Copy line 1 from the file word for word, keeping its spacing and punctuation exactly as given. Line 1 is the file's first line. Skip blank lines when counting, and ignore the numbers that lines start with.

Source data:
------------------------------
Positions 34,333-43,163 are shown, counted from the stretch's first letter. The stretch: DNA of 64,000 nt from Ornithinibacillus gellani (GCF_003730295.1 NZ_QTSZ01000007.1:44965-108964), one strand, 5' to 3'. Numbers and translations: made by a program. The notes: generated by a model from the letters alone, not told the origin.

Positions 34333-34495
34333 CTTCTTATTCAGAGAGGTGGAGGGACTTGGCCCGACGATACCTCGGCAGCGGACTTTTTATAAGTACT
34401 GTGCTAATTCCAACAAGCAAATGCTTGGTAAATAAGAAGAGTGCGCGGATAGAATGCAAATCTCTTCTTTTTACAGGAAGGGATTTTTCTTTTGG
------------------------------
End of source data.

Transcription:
Positions 34,333-43,163 are shown, counted from the stretch's first letter. The stretch: DNA of 64,000 nt from Ornithinibacillus gellani (GCF_003730295.1 NZ_QTSZ01000007.1:44965-108964), one strand, 5' to 3'. Numbers and translations: made by a program. The notes: generated by a model from the letters alone, not told the origin.